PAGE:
South Africa: Economic policy in 3D

3 min
Stéphane Colliac
Stéphane Colliac Senior Economist for France and Africa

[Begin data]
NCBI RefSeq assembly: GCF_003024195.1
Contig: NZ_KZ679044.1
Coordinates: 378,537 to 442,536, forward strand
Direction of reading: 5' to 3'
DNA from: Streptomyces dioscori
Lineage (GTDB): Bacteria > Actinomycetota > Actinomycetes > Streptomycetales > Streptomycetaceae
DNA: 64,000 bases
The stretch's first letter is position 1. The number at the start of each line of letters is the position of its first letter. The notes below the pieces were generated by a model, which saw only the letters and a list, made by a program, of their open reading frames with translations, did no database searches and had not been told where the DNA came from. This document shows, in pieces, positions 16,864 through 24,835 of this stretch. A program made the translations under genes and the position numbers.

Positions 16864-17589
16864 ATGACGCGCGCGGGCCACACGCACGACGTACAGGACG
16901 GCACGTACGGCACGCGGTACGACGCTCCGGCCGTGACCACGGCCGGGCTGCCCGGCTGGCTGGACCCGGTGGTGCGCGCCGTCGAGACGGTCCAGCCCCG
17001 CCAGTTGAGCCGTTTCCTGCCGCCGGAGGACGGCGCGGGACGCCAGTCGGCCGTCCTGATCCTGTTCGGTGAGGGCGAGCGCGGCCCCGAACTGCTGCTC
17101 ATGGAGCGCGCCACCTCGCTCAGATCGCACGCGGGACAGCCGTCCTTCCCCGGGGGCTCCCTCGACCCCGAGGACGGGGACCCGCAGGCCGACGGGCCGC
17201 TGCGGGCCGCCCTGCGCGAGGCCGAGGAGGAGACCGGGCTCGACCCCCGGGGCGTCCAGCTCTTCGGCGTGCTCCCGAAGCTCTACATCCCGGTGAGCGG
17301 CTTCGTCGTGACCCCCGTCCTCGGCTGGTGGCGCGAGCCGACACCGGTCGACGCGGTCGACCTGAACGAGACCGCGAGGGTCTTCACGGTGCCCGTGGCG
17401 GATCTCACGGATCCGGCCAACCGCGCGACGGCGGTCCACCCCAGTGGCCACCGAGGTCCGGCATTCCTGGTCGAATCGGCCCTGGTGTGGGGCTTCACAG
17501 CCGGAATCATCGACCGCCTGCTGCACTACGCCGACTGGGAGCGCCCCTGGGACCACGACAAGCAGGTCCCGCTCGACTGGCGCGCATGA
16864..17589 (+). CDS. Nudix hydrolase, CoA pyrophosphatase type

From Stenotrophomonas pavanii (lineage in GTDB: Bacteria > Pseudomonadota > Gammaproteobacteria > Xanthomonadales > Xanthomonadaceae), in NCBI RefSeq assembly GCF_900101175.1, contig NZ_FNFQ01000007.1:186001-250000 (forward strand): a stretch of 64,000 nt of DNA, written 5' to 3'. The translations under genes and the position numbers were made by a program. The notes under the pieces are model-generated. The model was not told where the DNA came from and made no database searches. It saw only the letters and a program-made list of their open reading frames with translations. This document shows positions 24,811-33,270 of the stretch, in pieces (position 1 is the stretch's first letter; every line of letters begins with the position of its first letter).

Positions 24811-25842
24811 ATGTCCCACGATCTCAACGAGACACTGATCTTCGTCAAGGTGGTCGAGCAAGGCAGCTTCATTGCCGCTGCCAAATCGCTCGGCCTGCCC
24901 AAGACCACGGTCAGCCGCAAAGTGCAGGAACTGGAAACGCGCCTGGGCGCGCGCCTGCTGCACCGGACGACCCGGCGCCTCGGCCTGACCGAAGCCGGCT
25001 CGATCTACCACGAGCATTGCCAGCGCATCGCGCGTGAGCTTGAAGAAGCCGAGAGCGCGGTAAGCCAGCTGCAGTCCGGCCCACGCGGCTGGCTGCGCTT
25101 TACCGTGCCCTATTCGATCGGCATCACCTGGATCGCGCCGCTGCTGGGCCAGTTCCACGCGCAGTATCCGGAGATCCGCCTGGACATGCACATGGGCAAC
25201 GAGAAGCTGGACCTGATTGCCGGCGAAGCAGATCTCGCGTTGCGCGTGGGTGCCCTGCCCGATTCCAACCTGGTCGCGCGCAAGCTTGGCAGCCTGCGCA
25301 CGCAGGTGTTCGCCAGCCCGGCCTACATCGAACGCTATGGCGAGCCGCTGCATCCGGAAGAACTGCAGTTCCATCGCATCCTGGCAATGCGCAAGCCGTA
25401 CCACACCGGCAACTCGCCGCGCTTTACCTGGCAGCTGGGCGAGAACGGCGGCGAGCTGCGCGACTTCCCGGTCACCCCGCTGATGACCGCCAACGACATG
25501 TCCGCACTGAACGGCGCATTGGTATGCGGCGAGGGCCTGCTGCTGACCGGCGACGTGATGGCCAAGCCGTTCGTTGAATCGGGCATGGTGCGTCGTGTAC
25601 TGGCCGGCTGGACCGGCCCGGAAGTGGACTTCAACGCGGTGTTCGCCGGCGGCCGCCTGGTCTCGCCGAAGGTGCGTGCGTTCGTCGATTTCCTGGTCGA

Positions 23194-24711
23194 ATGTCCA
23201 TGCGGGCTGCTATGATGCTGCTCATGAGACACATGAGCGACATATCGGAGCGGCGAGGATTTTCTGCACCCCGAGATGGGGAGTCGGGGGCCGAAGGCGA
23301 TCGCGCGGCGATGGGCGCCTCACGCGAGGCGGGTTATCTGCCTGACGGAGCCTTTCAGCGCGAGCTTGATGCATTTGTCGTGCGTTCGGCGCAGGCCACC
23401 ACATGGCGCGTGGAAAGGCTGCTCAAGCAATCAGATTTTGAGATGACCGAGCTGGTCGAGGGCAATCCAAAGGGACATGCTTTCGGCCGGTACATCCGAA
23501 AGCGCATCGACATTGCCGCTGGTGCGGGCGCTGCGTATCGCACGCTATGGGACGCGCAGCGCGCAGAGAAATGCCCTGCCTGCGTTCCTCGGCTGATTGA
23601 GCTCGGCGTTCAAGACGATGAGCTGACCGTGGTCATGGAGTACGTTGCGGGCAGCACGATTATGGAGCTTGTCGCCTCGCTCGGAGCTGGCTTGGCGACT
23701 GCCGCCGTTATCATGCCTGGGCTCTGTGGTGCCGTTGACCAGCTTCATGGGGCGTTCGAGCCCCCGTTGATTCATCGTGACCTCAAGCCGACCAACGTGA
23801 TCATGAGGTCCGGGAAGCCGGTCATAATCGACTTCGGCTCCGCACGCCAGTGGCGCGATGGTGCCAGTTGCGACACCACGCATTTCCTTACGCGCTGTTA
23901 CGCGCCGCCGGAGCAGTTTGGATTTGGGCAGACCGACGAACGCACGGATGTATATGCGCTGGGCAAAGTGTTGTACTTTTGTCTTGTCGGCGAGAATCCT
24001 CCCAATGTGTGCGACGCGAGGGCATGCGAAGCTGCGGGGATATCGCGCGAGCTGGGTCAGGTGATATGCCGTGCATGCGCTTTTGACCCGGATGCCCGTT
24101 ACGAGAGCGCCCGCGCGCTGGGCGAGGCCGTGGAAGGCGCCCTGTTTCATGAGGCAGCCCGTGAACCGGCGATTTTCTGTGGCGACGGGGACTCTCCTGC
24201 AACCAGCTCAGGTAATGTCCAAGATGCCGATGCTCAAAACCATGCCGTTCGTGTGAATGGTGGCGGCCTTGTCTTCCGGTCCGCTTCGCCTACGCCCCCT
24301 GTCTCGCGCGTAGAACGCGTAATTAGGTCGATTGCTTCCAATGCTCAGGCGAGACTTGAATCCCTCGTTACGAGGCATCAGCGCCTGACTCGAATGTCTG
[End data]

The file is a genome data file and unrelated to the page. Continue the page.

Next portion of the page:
After the election, the South African government will have to fix 3 Depletions that hurt growth in the past: power, jobs and financing. Early deindustrialization and a painful “demining” of the economy are pervasive. The manufacturing sector lost -3pp of its share in GDP (from 16.5% to 13.5%) and the mining output lost about half (to 8% of GDP) in the last 25 years, despite high subsidies. Power shortages were painful for these energy-intensive sectors. Among the possibilities to improve that situation, it seems that the government may allow more coal use and increase the emission limit allowed in coal-fired power plants. Output losses also had an impact on jobs and inclusion, since the unemployment rate remains at 27%, an issue that will have to be solved as well. Additionally, it seems that South African companies felt short of cash in 2018. Their working capital requirement increased to 70 days of turnover (58 days in 2017) and evidence of rising debt for key corporates was pervasive. Such reforms will take time and GDP growth is likely to stall at +1% in 2019 (+0.8% in 2018).